The present study indicated for the first time that IL-2R and the percentage of CD3+ cells are independent risk factors for post-PCNL. A new nomogram was established to predict post-PCNL SIRS. The results of the study suggest that the nomogram may help clinicians to identify high-risk patients and conduct corresponding therapy in advance.

Data availability statement

The original contributions presented in the study are included in the article/Supplementary Material. Further inquiries can be directed to the corresponding authors.

Ethics statement

The studies involving human participants were reviewed and approved by Tongji Hospital. The ethics committee waived the requirement of written informed consent for participation.

Author contributions

ZC and DX, project development, and manuscript editing. KT, project development, and manuscript writing. YH, data analysis, and manuscript writing. YT, EP, and QH, data collection. HS, data analysis. XL, manuscript writing. All authors contributed to the article and approved the submitted version.


Our research was funded by the National Natural Science Foundation of China (Nos. 81900645, 82170779, and 82270804), the Natural Science Foundation of Hubei Province (2021CFB366), 2019 Wuhan Yellow Crane Talent Program (Outstanding Young Talents), and the Tongji Hospital (HUST) Foundation for Excellent Young Scientist (No. 2020YQ15).

Conflict of interest

The authors declare that the research was conducted in the absence of any commercial or financial relationships that could be construed as a potential conflict of interest.

Publisher’s note

All claims expressed in this article are solely those of the authors and do not necessarily represent those of their affiliated organizations, or those of the publisher, the editors and the reviewers. Any product that may be evaluated in this article, or claim that may be made by its manufacturer, is not guaranteed or endorsed by the publisher.

Supplementary material

The Supplementary Material for this article can be found online at:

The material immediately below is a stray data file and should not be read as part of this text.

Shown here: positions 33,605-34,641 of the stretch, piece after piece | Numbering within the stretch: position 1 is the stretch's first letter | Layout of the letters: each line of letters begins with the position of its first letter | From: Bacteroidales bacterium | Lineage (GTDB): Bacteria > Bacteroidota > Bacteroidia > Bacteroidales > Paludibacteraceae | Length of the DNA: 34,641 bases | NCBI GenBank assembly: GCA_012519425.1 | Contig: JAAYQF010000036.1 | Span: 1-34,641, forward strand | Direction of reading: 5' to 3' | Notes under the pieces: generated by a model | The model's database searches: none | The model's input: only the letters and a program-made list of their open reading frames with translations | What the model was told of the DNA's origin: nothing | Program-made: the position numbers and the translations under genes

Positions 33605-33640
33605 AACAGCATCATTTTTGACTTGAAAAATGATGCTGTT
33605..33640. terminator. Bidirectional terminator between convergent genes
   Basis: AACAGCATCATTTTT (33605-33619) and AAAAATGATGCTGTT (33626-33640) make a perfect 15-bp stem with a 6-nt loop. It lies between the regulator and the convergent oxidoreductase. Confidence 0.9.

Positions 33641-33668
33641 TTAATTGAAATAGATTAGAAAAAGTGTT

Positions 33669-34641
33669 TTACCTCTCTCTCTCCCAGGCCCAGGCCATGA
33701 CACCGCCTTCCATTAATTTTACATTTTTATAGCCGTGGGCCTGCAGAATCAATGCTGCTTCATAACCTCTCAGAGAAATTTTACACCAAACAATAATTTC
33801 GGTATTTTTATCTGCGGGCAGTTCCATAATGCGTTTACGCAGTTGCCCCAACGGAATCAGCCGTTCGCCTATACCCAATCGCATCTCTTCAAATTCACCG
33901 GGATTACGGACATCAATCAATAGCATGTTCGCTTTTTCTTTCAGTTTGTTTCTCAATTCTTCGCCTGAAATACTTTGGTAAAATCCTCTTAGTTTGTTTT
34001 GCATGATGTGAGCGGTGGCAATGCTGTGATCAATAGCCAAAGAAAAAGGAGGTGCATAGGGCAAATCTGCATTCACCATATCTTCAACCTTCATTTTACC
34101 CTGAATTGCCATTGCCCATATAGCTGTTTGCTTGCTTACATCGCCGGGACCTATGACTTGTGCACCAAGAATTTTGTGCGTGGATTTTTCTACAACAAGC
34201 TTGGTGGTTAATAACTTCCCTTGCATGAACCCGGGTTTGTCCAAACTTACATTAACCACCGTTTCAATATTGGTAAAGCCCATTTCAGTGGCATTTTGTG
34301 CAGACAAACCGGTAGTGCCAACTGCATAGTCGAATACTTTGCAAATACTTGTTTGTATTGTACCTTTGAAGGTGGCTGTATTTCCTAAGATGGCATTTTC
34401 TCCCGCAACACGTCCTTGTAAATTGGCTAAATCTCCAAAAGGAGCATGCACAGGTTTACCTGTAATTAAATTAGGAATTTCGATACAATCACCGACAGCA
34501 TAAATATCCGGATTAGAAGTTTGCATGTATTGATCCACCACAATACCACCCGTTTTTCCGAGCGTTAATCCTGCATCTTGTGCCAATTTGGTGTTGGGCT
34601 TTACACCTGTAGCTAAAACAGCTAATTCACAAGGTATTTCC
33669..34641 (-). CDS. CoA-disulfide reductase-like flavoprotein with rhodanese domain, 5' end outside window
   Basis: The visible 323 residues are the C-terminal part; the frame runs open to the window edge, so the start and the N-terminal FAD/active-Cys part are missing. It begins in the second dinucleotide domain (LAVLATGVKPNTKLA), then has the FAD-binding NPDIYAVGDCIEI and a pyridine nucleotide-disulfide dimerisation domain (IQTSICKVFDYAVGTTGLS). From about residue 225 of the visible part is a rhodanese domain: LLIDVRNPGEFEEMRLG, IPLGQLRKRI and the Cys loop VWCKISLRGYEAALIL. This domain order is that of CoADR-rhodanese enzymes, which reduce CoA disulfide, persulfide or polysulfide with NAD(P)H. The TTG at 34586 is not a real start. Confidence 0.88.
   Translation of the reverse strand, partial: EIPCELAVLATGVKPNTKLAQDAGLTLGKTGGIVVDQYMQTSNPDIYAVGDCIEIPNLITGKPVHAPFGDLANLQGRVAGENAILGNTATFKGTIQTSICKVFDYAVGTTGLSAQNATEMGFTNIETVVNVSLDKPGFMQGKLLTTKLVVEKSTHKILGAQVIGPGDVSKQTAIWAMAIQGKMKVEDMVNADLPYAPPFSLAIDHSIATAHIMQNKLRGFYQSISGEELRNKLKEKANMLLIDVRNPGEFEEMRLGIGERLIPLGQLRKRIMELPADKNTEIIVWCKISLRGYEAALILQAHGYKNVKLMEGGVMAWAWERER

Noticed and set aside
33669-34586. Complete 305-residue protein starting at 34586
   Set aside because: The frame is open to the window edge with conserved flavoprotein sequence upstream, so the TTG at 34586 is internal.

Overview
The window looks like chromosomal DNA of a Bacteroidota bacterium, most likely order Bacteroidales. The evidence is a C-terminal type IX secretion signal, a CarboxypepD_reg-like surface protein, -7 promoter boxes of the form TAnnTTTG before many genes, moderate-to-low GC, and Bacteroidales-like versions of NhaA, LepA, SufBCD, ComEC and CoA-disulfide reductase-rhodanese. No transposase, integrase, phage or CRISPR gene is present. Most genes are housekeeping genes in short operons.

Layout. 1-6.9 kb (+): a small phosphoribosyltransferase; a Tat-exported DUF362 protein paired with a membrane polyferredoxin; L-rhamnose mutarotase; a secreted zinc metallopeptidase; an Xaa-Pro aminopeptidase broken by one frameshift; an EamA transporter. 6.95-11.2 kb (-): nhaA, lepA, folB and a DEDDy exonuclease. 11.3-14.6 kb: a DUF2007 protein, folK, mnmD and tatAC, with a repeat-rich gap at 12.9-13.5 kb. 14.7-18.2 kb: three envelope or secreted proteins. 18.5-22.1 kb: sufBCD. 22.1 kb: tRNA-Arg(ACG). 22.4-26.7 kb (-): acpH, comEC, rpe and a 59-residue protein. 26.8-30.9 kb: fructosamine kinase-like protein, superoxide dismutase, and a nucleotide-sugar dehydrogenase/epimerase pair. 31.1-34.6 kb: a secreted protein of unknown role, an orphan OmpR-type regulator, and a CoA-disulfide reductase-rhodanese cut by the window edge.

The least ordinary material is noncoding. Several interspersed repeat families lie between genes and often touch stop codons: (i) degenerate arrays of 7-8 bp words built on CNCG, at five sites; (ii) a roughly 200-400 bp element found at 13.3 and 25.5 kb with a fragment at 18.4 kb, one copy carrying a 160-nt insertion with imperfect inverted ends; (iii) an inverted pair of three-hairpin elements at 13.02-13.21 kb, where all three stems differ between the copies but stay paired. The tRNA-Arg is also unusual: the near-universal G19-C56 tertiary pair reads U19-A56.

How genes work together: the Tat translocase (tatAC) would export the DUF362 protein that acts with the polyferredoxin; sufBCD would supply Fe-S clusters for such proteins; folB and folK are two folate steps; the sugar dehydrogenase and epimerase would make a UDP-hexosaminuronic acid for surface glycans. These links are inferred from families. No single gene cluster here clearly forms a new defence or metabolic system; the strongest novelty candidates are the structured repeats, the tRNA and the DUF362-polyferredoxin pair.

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Keywords: CD3+ cells, IL-2R, nomogram, percutaneous nephrolithotomy, systemic inflammatory response syndrome

Citation: He Y, Xia D, Tong Y, Shang H, Liu X, Peng E, Huang Q, Tang K and Chen Z (2022) Predictive value of CD3+ cells and interleukin 2 receptor in systemic inflammatory response syndrome after percutaneous nephrolithotomy. Front. Immunol. 13:1017219. doi: 10.3389/fimmu.2022.1017219

Received: 24 August 2022; Accepted: 07 November 2022;
Published: 24 November 2022.

Edited by:

Yudong Liu, The Key Laboratory of Geriatrics, Chinese Academy of Medical Sciences, China

Reviewed by:

Xingdong Cheng, Lanzhou University Medical College, China
Shu Wang, University of Maryland, United States

Copyright © 2022 He, Xia, Tong, Shang, Liu, Peng, Huang, Tang and Chen. This is an open-access article distributed under the terms of the Creative Commons Attribution License (CC BY). The use, distribution or reproduction in other forums is permitted, provided the original author(s) and the copyright owner(s) are credited and that the original publication in this journal is cited, in accordance with accepted academic practice. No use, distribution or reproduction is permitted which does not comply with these terms.

*Correspondence: Zhiqiang Chen,; Kun Tang,

These authors have contributed equally to this work

Disclaimer: All claims expressed in this article are solely those of the authors and do not necessarily represent those of their affiliated organizations, or those of the publisher, the editors and the reviewers. Any product that may be evaluated in this article or claim that may be made by its manufacturer is not guaranteed or endorsed by the publisher.